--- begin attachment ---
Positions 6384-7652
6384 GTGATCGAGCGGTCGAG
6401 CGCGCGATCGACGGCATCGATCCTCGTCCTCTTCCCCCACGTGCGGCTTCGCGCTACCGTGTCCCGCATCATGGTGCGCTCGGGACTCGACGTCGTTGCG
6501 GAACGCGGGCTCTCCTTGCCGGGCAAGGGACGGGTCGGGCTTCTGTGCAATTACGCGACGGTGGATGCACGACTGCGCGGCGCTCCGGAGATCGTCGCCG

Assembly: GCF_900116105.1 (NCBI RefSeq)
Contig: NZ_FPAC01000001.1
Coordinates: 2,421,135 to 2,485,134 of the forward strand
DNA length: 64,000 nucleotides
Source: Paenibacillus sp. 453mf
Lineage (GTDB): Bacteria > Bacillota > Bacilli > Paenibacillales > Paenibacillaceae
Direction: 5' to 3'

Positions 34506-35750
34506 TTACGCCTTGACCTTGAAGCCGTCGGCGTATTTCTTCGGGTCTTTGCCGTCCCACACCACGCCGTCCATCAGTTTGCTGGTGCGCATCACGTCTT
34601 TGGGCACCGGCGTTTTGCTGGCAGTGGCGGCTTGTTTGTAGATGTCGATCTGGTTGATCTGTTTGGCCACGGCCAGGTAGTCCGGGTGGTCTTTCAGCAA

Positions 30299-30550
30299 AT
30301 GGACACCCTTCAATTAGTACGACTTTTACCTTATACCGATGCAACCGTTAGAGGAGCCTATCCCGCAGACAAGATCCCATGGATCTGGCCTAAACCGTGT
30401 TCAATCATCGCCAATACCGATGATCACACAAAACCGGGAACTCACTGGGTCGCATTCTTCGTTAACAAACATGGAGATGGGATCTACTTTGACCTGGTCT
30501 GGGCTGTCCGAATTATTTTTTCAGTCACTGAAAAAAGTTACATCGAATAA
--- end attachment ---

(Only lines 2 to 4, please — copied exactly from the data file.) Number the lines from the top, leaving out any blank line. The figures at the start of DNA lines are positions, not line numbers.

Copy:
6384 GTGATCGAGCGGTCGAG
6401 CGCGCGATCGACGGCATCGATCCTCGTCCTCTTCCCCCACGTGCGGCTTCGCGCTACCGTGTCCCGCATCATGGTGCGCTCGGGACTCGACGTCGTTGCG
6501 GAACGCGGGCTCTCCTTGCCGGGCAAGGGACGGGTCGGGCTTCTGTGCAATTACGCGACGGTGGATGCACGACTGCGCGGCGCTCCGGAGATCGTCGCCG